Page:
Some Reason for Optimism

It’s May 24 and the Phillies are in last place. They are barely scoring more runs than they allow, their two best hitters are injured, their bullpen is among the worst in the league, and their starting lineups have included spring training cast-offs (Juan Pierre) and other teams’ scrap (Mike Fontenot). It is quite easy to feel pessimistic about the season. Please, allow me the opportunity to turn your frown upside-down.

The Phillies are .500 and only 4.5 games behind the division leader while in last place. Other teams in last place include the Red Sox at 5.5 GB (in a similar situation as the Phillies), the Angels at 7 GB, the Cubs and Twins at 10 GB, and the Padres are 14.5 games out. On this date last year, the division leaders included only three teams that went on to clinch their division. The Brewers were in third place at 3.5 games out on May 24 last year, and went on to win the NL Central.

Due to many reasons, the Phillies have traditionally been a second-half team. We need only go back to the 2007 and ’08 seasons when the Phillies surged in September to overtake the then-division-leading New York Mets. In ’07, they were seven games out of first place on September 12, but went 13-4 the rest of the way to clinch the NL East on the last day of the season. Likewise in ’08, the Phillies were 3.5 games behind on September 10, but finished the season 13-3 to win the division by three games.

Here’s a look at how the Phillies fared through 45 games, and how they performed afterwards from 2006 through last year.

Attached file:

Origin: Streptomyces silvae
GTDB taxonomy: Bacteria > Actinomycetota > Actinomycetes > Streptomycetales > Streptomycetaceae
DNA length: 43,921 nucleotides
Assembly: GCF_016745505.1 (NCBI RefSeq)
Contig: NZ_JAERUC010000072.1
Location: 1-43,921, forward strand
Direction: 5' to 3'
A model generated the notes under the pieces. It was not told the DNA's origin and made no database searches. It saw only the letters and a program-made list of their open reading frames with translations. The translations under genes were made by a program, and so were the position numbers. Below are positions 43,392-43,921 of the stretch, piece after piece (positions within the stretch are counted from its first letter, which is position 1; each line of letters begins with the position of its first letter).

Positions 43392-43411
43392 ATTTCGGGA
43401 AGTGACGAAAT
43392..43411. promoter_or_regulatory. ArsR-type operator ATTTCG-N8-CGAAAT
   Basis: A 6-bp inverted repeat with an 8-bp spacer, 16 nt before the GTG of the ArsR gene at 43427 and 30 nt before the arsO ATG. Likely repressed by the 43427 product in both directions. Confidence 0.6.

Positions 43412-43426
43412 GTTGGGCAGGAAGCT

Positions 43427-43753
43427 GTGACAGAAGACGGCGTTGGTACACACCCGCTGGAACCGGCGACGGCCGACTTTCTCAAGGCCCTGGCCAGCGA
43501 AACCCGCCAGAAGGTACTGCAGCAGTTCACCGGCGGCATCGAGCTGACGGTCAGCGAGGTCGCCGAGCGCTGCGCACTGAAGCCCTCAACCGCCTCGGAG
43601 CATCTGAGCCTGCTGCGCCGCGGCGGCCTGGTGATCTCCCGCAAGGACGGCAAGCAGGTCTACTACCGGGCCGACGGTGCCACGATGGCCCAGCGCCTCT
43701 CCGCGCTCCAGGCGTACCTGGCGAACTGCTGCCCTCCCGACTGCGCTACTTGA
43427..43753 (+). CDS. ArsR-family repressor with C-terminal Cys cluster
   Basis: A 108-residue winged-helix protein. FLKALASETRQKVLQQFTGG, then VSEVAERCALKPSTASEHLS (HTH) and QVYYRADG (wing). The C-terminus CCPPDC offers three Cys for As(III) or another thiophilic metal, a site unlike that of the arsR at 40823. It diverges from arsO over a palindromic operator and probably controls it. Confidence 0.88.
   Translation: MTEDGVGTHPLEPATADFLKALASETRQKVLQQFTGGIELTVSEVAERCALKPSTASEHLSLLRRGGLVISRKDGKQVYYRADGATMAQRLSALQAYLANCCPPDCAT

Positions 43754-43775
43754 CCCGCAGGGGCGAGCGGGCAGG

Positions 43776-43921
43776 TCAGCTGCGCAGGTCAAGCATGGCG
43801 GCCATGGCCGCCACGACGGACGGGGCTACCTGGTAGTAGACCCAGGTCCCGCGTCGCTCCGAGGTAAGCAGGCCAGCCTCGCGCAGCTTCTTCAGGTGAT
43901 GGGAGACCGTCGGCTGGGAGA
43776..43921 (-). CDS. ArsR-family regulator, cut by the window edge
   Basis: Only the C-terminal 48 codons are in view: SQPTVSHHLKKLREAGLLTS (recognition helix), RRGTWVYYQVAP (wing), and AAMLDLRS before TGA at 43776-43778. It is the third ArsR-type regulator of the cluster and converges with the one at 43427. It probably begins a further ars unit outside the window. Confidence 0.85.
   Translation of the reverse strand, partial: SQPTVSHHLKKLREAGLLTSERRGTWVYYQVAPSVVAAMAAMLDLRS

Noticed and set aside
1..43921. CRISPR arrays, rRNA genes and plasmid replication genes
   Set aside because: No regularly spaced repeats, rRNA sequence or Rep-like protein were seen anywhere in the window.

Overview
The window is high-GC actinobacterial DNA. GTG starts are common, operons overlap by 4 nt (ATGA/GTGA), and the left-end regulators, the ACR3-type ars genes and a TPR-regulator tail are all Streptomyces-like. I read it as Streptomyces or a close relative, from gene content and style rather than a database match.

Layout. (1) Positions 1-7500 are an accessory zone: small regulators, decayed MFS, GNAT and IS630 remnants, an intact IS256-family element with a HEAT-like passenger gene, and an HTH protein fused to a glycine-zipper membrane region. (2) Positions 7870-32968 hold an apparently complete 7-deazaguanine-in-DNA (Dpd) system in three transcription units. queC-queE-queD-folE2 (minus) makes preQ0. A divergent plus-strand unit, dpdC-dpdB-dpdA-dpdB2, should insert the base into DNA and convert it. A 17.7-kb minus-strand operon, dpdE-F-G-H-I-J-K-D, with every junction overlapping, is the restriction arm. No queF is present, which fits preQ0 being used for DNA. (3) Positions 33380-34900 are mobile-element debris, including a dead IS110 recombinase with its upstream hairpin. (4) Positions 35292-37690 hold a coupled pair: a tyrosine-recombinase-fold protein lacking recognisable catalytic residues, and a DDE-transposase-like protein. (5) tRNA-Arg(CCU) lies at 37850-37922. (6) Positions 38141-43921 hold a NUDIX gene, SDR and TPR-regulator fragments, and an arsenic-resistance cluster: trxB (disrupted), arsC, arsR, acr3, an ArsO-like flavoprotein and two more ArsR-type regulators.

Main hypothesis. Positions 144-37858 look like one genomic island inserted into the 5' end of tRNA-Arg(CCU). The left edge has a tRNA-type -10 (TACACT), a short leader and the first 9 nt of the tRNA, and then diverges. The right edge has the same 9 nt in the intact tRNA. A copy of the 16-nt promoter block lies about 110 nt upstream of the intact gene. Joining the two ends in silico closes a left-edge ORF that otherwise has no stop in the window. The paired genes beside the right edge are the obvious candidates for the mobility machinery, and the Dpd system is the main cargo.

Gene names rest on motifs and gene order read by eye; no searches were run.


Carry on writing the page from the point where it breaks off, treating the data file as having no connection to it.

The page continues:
First 45 Games Rest of Season
 Year Win % Run Diff Win % Run Diff
2006 .511 -7 .530 100
2007 .489 6 .573 65
2008 .533 17 .581 102
2009 .556 20 .581 127
2010 .578 56 .607 122
2011 .622 32 .632 152
2012 .489 3

The Phillies never outscored the opposition by more than 60 runs through 45 games. In fact, they were +30 or better in only two seasons. Meanwhile, they outscored their opponents by 100 runs or more in the final 117 games in five of the previous six seasons.

Does this mean the 2012 Phillies are definitely going to continue the trend? No, not at all. But the potential is there and the division is, as they say, “very winnable”. The Phillies have plenty of opportunities for upward momentum when Chase Utley and Ryan Howard come back, when Jimmy Rollins finds his swing, and when the bullpen regresses up to its mean. Who knows, maybe Ruben Amaro acquires a star player at the deadline for a fourth consecutive year and that helps spur the Phillies to another successful second half. With May almost over, the Phillies’ season-to-date may have been disappointing, but it is far too early to abandon ship.

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  1. Nikoli

    May 24, 2012 07:56 AM

    Could the Phillies please stop screwing around and just clone 7 more Chooches to cover all other non-pitcher positions? Actually wait, we would definitely need an 8th utility Chooch in case one of the Chooch clones needed a day off. Technicalities aside, would they lose another game the rest of the season?

  2. LTG

    May 24, 2012 08:06 AM